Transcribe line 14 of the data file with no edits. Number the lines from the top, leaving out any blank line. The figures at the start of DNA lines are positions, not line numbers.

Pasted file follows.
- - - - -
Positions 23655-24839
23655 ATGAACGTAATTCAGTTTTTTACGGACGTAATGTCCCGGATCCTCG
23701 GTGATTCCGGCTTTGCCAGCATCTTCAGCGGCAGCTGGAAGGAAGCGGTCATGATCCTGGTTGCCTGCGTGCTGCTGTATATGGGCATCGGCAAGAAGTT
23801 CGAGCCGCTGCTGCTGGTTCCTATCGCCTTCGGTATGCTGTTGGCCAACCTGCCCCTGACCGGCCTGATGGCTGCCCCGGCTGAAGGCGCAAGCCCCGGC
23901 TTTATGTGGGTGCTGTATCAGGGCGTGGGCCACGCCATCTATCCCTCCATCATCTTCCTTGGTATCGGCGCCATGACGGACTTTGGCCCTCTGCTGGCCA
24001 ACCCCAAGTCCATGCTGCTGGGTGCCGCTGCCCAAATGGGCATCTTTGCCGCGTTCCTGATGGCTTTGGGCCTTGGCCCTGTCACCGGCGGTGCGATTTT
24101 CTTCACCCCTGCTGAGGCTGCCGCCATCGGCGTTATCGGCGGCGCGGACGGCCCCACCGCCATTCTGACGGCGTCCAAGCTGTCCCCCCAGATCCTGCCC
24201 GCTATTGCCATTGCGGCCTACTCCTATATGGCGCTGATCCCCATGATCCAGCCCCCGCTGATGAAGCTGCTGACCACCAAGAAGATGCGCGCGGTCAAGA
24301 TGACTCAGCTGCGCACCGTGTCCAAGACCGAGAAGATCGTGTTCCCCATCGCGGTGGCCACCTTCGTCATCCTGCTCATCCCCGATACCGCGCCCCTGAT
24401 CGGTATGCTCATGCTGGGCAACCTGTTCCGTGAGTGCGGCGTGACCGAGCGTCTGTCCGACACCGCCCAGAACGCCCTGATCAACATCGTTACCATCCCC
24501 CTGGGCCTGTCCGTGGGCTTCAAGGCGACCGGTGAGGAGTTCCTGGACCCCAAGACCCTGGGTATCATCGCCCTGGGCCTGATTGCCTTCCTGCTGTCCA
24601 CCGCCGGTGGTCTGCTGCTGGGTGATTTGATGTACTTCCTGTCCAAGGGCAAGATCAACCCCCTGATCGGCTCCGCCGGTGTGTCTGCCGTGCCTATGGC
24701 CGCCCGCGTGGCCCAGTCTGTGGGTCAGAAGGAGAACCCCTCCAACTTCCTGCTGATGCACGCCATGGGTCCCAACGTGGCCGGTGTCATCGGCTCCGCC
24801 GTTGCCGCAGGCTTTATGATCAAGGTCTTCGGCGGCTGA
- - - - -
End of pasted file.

24801 GTTGCCGCAGGCTTTATGATCAAGGTCTTCGGCGGCTGA